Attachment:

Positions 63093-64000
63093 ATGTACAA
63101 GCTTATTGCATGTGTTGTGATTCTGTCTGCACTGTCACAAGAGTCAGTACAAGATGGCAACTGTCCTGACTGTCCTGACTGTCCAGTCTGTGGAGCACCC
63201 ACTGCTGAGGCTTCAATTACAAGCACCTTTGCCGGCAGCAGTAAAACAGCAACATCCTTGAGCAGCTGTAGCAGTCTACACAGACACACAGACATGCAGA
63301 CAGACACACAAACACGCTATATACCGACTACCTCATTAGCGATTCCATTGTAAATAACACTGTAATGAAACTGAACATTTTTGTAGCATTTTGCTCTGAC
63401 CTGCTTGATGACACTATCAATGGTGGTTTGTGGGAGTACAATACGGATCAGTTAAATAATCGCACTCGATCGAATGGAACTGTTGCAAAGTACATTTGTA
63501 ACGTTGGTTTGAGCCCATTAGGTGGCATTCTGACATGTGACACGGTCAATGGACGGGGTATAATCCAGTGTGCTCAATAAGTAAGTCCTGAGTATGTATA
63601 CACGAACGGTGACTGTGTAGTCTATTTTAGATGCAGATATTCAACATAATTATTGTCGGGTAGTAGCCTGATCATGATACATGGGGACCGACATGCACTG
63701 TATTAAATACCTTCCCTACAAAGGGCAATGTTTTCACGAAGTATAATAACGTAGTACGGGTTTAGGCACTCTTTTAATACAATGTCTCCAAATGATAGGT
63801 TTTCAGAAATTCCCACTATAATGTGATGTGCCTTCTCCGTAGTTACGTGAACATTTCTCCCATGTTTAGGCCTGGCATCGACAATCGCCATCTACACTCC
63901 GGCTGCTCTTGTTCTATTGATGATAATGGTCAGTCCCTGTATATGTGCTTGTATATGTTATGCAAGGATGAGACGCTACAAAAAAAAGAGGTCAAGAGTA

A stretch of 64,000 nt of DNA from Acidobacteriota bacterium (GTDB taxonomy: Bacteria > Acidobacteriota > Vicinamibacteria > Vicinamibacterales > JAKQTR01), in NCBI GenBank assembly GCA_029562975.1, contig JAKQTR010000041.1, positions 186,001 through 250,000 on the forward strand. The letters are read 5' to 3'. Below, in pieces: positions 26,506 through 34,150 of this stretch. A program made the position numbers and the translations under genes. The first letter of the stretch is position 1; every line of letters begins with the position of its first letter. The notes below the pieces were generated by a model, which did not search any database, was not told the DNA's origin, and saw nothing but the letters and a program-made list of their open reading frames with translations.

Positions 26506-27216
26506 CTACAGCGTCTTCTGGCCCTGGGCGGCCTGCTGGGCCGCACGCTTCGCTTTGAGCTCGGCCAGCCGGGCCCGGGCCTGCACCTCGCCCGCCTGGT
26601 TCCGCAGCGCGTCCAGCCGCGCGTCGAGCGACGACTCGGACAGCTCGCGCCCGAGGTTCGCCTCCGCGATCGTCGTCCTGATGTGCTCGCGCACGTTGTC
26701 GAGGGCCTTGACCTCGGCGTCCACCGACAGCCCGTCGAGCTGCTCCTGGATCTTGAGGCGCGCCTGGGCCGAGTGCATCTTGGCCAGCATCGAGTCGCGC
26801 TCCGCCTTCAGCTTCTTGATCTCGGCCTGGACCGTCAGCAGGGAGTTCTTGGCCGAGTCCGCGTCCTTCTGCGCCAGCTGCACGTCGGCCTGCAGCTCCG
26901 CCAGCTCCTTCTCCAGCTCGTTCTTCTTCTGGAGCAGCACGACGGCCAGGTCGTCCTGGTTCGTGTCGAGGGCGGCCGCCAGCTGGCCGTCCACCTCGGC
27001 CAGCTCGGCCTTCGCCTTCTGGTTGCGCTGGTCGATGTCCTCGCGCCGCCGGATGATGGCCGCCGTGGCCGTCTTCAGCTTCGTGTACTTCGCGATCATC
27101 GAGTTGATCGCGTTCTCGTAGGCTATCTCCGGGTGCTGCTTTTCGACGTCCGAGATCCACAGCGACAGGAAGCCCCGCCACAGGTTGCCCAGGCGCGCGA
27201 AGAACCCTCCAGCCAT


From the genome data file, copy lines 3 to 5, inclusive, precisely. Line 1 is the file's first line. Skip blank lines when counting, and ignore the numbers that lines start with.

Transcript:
63101 GCTTATTGCATGTGTTGTGATTCTGTCTGCACTGTCACAAGAGTCAGTACAAGATGGCAACTGTCCTGACTGTCCTGACTGTCCAGTCTGTGGAGCACCC
63201 ACTGCTGAGGCTTCAATTACAAGCACCTTTGCCGGCAGCAGTAAAACAGCAACATCCTTGAGCAGCTGTAGCAGTCTACACAGACACACAGACATGCAGA
63301 CAGACACACAAACACGCTATATACCGACTACCTCATTAGCGATTCCATTGTAAATAACACTGTAATGAAACTGAACATTTTTGTAGCATTTTGCTCTGAC